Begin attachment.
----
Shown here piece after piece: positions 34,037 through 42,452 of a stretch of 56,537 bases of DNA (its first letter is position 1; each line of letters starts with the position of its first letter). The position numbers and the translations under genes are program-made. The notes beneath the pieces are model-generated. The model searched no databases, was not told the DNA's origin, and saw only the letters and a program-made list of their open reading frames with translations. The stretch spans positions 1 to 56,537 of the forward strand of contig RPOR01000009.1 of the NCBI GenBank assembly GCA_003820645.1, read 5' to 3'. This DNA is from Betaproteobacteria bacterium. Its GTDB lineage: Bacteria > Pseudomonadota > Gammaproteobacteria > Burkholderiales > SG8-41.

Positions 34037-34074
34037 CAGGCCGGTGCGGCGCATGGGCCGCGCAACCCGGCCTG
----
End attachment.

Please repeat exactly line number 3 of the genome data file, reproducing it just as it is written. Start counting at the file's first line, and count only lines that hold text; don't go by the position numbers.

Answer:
34037 CAGGCCGGTGCGGCGCATGGGCCGCGCAACCCGGCCTG